North Korea announced Tuesday the details of a blockchain and cryptocurrency conference to be held in Pyongyang in April 2019. The announcement, made on the country's official website, specified details of the event, as well as those were not allowed to attend.

The Pyongyang Blockchain and Cryptocurrency Conference is scheduled to be held from April 22-23, 2019, even though the itinerary is for April 18-25. Details provided on the official webpage of the Democratic People's Republic of Korea (DPRK, the formal name for North Korea) specified holders of U.S. passports "are welcome to apply," but ruled out applications from those holding Israeli, Japanese or South Korean passports. It also said no foreign journalists would be welcome.

Blockchain industry experts are expected to attend the conference and engage in dialogue with local business officials. The trip — it costs 3,300 euros (about $3,750) — will also include trips to the Daedonggang Beer Factory, Tower of Juche Idea, and Kim Il Sung square. The price includes entry to the conference, stay and food, local transport, as well as a return flight from Beijing. The cost does not, however, include the visa to North Korea, which costs another 80 euros.

According to the website, the first such event of its kind in the country is being held so that "International experts in the Blockchain and Crypto industry will gather for the first time in Pyongyang to share their knowledge and vision, establish connections and discuss business opportunities."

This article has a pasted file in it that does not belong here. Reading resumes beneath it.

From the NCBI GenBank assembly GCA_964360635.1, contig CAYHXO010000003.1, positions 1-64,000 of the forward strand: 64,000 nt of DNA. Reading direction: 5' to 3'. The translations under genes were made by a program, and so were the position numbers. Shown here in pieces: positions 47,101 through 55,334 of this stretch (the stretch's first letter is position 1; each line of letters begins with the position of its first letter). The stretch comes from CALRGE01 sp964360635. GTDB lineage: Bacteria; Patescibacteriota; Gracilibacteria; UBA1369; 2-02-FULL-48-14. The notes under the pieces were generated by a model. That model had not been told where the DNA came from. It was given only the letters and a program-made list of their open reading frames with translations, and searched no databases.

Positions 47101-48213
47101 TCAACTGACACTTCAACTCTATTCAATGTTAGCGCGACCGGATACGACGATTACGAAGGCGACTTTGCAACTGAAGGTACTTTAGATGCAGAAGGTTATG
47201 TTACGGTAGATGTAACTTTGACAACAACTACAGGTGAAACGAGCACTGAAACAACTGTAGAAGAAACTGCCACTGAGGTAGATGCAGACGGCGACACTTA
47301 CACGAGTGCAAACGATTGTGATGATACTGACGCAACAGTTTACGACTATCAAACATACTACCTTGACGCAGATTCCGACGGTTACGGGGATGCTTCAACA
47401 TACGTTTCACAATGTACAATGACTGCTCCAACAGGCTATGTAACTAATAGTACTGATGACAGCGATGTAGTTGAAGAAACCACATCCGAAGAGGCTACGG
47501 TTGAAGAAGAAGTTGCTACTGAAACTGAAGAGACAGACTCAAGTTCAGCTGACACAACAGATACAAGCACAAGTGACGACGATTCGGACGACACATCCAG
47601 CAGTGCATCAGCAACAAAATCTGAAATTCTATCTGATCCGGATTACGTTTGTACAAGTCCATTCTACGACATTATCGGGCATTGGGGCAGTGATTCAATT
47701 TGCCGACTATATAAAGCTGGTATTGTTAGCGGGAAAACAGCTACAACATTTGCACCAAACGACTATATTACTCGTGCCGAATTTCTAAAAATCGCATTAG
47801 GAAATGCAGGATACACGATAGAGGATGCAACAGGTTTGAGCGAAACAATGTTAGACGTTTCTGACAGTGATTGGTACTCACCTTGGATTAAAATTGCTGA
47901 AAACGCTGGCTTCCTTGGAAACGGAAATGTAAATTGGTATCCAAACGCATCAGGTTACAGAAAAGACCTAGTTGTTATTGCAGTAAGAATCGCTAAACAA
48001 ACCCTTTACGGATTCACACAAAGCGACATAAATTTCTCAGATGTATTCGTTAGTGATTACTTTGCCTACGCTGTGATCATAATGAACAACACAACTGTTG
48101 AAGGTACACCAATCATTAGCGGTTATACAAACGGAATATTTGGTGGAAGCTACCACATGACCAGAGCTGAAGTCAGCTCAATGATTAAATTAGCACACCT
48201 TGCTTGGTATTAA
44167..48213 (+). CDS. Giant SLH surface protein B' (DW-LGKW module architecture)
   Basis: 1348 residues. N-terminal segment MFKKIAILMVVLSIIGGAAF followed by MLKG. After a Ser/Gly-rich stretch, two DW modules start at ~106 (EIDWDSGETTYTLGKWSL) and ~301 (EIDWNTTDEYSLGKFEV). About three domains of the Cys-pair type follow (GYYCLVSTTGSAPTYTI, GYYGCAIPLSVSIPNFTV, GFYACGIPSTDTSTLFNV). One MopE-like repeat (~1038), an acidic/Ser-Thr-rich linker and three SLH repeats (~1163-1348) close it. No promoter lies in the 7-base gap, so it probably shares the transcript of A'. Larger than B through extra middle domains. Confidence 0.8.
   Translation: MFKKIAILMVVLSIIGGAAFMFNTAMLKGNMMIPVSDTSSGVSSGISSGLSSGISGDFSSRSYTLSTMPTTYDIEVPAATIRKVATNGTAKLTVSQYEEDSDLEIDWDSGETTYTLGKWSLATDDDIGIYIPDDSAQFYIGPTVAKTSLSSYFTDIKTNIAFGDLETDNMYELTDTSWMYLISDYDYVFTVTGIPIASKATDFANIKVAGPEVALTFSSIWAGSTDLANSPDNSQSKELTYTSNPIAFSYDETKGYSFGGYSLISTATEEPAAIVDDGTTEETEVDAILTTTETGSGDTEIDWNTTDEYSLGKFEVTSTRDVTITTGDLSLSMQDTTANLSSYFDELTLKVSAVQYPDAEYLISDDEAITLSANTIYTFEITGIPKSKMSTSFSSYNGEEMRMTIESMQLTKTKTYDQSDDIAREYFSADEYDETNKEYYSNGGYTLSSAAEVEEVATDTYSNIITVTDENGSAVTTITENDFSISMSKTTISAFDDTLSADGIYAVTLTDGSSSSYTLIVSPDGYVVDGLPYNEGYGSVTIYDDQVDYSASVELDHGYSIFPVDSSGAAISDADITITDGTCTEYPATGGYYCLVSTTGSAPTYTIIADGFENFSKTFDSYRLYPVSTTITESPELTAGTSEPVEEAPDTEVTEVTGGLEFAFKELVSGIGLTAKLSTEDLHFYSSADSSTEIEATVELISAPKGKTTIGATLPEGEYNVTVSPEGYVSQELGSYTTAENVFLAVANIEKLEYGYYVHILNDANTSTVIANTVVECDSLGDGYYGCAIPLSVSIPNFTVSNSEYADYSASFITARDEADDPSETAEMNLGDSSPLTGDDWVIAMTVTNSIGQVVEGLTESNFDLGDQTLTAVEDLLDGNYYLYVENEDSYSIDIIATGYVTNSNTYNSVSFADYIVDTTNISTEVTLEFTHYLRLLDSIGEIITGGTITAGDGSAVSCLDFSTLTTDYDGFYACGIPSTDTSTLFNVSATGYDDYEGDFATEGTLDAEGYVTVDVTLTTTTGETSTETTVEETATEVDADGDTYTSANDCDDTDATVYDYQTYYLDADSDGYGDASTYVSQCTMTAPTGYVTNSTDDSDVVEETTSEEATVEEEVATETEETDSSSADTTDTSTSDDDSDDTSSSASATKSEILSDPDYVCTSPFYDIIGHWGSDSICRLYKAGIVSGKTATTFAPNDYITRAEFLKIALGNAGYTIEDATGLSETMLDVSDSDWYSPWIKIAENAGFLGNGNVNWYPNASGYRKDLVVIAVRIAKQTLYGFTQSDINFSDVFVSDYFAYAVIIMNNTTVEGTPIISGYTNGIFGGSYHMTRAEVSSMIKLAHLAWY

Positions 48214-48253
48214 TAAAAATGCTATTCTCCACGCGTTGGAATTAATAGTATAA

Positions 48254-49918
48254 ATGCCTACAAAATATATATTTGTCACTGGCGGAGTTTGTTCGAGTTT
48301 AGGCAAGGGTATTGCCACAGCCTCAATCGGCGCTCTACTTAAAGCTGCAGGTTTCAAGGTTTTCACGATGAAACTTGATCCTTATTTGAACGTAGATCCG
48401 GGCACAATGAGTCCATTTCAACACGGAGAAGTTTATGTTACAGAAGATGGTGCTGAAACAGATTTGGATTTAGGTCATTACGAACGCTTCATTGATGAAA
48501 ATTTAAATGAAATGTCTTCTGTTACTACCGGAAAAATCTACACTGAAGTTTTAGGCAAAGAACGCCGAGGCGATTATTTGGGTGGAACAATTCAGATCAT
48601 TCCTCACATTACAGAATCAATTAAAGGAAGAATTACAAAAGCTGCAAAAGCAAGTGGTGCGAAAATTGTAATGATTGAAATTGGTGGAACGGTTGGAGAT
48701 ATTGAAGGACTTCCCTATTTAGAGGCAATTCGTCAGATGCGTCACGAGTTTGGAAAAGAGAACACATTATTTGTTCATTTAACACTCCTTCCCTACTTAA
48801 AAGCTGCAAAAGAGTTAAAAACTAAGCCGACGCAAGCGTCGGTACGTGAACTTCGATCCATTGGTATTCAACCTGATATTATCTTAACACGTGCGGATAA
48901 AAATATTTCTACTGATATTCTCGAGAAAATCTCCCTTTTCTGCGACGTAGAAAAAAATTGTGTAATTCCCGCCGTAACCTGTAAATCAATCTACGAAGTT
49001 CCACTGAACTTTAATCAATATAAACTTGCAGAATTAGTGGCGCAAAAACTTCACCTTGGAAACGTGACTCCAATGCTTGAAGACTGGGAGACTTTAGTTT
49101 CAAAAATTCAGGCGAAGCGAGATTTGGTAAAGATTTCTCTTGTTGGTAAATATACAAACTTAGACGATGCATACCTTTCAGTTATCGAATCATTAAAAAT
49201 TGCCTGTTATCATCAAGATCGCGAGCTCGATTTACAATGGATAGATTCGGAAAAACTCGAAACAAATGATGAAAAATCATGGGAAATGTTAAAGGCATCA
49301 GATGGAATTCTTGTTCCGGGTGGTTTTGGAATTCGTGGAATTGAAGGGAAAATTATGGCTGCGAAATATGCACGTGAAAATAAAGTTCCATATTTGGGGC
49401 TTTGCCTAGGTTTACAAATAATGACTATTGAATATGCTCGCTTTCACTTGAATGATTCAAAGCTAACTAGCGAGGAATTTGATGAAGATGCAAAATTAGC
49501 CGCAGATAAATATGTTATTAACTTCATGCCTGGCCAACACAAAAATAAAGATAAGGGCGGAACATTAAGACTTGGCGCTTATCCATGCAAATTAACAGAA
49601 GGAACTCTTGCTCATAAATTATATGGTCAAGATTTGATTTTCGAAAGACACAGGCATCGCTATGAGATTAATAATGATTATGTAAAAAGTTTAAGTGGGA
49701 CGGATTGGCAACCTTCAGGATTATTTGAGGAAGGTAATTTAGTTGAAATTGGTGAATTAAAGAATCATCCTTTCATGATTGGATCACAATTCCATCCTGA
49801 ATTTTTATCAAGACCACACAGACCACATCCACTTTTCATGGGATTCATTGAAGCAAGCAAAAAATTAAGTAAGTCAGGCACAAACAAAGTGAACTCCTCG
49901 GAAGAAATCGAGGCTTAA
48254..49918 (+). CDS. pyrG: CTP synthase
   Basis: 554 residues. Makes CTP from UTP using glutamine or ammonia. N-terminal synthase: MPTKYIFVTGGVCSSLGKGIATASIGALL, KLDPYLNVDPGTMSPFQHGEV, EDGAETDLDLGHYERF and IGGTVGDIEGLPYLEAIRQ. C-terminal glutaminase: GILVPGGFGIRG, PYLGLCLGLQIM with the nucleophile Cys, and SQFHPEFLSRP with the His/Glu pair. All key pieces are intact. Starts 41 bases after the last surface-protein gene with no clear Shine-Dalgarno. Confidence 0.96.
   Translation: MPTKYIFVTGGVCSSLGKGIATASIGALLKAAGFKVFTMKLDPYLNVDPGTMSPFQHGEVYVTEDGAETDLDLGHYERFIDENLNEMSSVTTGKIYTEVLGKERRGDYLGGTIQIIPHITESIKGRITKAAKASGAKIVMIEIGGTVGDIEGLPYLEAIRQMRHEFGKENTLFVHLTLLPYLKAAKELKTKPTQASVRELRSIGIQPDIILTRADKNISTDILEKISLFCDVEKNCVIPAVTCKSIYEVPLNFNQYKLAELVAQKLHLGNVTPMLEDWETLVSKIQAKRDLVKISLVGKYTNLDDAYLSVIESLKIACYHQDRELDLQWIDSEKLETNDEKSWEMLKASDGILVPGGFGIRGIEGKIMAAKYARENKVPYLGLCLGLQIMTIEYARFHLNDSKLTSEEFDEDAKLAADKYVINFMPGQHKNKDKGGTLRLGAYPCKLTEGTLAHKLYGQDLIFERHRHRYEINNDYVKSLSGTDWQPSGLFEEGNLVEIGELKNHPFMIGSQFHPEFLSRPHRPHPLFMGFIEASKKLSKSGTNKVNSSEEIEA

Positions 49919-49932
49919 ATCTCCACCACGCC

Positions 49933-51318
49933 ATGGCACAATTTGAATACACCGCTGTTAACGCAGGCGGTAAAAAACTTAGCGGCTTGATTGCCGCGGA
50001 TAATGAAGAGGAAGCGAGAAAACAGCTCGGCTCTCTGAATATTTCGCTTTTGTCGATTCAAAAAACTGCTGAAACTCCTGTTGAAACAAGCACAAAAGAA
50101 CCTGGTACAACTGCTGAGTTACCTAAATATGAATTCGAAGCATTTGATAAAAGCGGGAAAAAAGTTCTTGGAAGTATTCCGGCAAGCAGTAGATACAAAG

It will be held at the sprawling Pyongyang Science and Technology Complex. To attend, interested participants are to send a copy of the main page of their passport, together with complete address, telephone number and a short resume to korea@korea-dpr.info. For those interested in speaking at the conference, the same details should be sent to chrisemms@protonmail.com.

According to the announcement, the organizers include Alejandro Cao de Benos — a Spanish-North Korean political activist who is a special delegate for North Korea's Committee for Cultural Relations as well as president of the Korean Friendship Association — and Chris Emms, a blockchain and crypto expert, and founder of Token Key.

For those who may have security concerns over visiting the country, the page said DPRK was the safest country in the world, as long as one had "basic common-sense and respect for the culture and belief of other nations, you'll be always welcome and enjoy like thousands of friends we've been hosting for the past 28 years and engaged in cultural, sports, science or business relations."

Given the fact that U.S. tourists have been banned from visiting North Korea by the State Department since June 2017, this event is an unusual opportunity for those wanting to visit the isolated country.

North Korea North Korea will hold a conference on blockchain in April 2019. Here, the North Korean flag flies above the North Korean embassy in Beijing, March 9, 2018. Photo: GREG BAKER/AFP/Getty Images

North Korea has tried to change its international image in recent years, after it was widely accused of being involved in systemic, widespread and gross human rights violations in 2011. The country has held a number of international conferences and sporting events (like co-hosting the Winter Olympics with South Korea in February) in order to promote its tourism sector.

North Korea was also accused of using cryptocurrencies to bypass strict U.S. sanctions imposed on Pyongyang for its nuclear program and ballistic missile launches.